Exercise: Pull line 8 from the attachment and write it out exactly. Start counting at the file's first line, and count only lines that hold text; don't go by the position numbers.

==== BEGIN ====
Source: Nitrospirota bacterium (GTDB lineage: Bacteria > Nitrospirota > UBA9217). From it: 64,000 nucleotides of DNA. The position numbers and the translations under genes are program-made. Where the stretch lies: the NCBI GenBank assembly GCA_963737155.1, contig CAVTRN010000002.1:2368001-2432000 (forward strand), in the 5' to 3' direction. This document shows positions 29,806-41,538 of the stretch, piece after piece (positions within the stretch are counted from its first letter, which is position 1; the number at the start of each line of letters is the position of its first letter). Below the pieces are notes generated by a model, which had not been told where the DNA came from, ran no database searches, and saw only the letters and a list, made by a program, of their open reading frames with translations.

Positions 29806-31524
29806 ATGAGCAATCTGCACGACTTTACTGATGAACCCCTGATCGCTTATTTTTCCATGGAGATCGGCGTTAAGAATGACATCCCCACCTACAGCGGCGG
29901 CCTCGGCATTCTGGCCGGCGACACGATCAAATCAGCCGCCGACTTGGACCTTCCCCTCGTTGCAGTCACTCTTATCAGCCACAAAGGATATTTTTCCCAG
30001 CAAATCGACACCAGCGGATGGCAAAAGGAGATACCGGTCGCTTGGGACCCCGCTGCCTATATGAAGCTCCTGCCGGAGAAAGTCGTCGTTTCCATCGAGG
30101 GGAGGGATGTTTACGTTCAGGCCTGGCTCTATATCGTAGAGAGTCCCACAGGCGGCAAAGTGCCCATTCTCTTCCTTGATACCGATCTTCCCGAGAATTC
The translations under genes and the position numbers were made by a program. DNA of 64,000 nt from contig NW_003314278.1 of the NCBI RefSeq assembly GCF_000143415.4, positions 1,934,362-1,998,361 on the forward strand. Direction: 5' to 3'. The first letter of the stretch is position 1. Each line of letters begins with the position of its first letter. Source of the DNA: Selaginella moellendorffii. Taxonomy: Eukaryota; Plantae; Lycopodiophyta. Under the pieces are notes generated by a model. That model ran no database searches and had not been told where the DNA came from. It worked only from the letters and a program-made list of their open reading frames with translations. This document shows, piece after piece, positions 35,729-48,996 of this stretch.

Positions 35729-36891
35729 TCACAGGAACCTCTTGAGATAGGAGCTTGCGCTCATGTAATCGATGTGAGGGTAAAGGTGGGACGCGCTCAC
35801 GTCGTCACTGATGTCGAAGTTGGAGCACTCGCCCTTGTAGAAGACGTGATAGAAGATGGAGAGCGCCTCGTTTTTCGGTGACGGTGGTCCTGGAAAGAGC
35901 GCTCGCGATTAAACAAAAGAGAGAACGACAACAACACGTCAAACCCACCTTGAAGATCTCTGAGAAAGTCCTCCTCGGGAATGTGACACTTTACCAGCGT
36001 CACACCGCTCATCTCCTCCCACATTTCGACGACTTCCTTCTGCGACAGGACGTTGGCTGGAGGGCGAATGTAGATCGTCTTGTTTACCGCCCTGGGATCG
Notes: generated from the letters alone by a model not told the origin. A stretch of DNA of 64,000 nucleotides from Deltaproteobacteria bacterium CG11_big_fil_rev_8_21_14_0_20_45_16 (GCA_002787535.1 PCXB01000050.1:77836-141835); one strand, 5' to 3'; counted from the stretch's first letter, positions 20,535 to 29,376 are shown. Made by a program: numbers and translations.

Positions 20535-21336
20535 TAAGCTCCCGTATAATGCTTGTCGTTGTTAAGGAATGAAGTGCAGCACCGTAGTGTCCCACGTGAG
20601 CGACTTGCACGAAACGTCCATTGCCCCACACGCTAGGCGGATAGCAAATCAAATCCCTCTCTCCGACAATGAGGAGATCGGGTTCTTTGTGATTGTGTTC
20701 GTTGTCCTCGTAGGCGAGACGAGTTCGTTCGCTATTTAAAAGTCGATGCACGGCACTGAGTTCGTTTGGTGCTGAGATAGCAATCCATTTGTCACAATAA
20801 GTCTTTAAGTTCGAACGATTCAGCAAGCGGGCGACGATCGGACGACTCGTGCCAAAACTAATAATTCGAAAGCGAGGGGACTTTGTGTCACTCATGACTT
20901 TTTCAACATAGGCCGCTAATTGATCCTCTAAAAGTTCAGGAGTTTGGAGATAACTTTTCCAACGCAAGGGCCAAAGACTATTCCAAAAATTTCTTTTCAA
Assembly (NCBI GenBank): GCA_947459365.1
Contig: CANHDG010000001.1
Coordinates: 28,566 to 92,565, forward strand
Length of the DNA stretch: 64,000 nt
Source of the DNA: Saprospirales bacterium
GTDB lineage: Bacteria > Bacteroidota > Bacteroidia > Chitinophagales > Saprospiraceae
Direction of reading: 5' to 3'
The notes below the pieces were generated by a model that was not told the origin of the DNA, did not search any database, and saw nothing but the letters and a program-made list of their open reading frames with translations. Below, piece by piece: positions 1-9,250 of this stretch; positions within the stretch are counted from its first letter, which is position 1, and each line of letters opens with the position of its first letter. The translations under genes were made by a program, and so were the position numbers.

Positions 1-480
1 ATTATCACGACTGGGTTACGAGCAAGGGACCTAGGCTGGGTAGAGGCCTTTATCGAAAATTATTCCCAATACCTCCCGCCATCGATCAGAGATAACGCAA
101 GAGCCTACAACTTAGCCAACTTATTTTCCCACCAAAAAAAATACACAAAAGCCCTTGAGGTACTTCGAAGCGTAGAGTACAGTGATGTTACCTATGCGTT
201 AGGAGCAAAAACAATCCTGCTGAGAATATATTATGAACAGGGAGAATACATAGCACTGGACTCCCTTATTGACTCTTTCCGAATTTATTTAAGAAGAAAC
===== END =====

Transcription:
Positions 35729-36891